image: docker.io/mattalberts/cloudflared-linux-amd64:2018.11.0
        imagePullPolicy: Always
        command: ["cloudflared", "tunnel"]
        args:
        - --url=http://127.0.0.1:80
        - --hostname=guestbook.samrhea.com
        - --origincert=/etc/cloudflared/cert.pem
        env:
        - name: POD_NAME
          valueFrom:
            fieldRef:
              fieldPath: metadata.name
        - name: POD_NAMESPACE
          valueFrom:
            fieldRef:
              fieldPath: metadata.namespace
        resources:
          limits:
            cpu: 10m
            memory: 20Mi
          requests:
            cpu: 10m
            memory: 20Mi
        volumeMounts:
        - mountPath: /etc/cloudflared
          name: tunnel-secret
          readOnly: true
      terminationGracePeriodSeconds: 60
      volumes:
      - name: tunnel-secret
        secret:
          secretName: samrhea.com
---
view rawcloudflared-gcp-guestbook.yaml hosted with ❤ by GitHub
---
apiVersion: v1
kind: Service
metadata:
  labels:
    app: guestbook
  name: guestbook
spec:
  ports:
  - name: http
    port: 80
    protocol: TCP
    targetPort:
  selector:
    app: guestbook
---
apiVersion: extensions/v1beta1
kind: Deployment
metadata:
  labels:
    app: guestbook
  name: guestbook
spec:
  replicas: 1
  selector:
    matchLabels:
      app: guestbook
  template:
    metadata:
      labels:
        app: guestbook
    spec:
      containers:
      - name: guestbook
        image: gcr.io/google-samples/gb-frontend:v4
        imagePullPolicy: Always
        env:
        - name: NODE_NAME
          valueFrom:
            fieldRef:
              fieldPath: spec.nodeName
        - name: POD_NAME
          valueFrom:
            fieldRef:
              fieldPath: metadata.name
        - name: POD_NAMESPACE
          valueFrom:
            fieldRef:
              fieldPath: metadata.namespace
        - name: POD_IP
          valueFrom:
            fieldRef:
              fieldPath: status.podIP
        ports:
        - containerPort: 80
        resources:
          limits:
            cpu: 100m
            memory: 40Mi
          requests:
            cpu: 20m
            memory: 40Mi
      - name: tunnel
        image: docker.io/mattalberts/cloudflared-linux-amd64:2018.11.0
        imagePullPolicy: Always
        command: ["cloudflared", "tunnel"]
        args:
        - --url=http://127.0.0.1:80
        - --hostname=guestbook.samrhea.com
        - --origincert=/etc/cloudflared/cert.pem
        env:
        - name: POD_NAME
          valueFrom:
            fieldRef:
              fieldPath: metadata.name
        - name: POD_NAMESPACE
          valueFrom:
            fieldRef:
              fieldPath: metadata.namespace
        resources:
          limits:
            cpu: 10m
            memory: 20Mi
          requests:
            cpu: 10m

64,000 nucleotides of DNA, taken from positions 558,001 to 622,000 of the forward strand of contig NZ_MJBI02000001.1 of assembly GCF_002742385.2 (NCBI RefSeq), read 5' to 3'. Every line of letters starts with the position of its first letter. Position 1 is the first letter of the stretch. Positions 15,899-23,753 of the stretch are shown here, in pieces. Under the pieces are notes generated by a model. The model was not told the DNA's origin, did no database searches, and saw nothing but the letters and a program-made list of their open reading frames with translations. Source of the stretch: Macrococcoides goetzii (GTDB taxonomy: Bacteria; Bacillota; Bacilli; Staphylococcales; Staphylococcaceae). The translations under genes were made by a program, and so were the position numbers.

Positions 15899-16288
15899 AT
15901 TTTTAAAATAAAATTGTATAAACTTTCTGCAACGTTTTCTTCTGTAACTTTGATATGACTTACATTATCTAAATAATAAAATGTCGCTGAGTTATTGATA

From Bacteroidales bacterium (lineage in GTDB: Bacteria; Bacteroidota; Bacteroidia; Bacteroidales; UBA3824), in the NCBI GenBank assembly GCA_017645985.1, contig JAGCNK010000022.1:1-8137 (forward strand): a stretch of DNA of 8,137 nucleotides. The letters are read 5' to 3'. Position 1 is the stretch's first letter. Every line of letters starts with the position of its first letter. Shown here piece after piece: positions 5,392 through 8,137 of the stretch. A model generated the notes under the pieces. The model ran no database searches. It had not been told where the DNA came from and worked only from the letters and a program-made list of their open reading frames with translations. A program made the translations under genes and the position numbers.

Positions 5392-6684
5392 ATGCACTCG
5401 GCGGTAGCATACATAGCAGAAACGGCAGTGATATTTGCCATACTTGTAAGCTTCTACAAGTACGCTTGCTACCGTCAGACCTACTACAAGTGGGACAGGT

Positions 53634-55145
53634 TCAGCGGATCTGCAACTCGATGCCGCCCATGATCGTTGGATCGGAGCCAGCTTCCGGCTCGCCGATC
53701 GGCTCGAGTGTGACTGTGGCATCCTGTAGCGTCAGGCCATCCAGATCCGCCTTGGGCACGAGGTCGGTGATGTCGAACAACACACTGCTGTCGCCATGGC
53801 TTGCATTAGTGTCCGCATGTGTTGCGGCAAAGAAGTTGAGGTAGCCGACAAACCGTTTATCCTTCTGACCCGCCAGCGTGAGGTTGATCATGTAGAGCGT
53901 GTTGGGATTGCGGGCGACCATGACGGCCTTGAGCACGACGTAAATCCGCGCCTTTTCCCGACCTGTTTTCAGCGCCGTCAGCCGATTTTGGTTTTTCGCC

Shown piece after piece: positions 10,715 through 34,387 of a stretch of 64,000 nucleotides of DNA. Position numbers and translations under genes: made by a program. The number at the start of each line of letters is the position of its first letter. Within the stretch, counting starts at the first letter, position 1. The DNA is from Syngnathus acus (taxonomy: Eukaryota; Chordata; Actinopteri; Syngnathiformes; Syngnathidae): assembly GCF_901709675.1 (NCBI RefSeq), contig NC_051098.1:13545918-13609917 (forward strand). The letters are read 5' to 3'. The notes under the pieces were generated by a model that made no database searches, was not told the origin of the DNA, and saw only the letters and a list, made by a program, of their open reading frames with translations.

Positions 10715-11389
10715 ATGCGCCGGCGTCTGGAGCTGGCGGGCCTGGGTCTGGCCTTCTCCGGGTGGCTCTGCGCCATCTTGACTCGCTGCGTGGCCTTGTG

memory: 20Mi
        volumeMounts:
        - mountPath: /etc/cloudflared
          name: tunnel-secret
          readOnly: true
      terminationGracePeriodSeconds: 60
      volumes:
      - name: tunnel-secret
        secret:
          secretName: samrhea.com
---

I’ll follow the same steps with the kubectl tool to finish this guestbook project by deploying it to my new cluster. After a minute or so, the hostname I defined in the YAML file will be available on the internet, proxying traffic to the guestbook frontend container through the container’s service in that cluster.

The deployment details for cloudflared can be added to the other tutorial projects in the same way; wherever you define the service and container for serving web traffic, add the

Note: be sure to regenerate a new tunnel secret if you are in a new Cloud Shell environment. I forgot and could not figure out what was wrong without crawling through the cloudflared logs with the troubleshoot commands above and finding that it was failing to locate the secret.

Wrapping up

I stubbed my time a number of times in these examples, mostly due to forgetting an obvious step because I was so focused on getting to the next stage. That said, once I configured Argo Tunnel in a sidecar model for the first time, every other project became so trivial to complete. I could skip the handful of steps at the end of each tutorial and quickly share the project through my Cloudflare account.

It can still be easier, and will become more so. We have a ways to go to improve how we support this for our Argo Tunnel users. From an official Docker image (to save you the time of building one) to better resource usage recommendations, we’re going to keep working on this. I’m really excited about it.

I’m not an expert in Kubernetes; I probably won’t ever be. However, I did learn significantly more about the concept by actually exercising it in a way I could touch and, most importantly, break and then fix.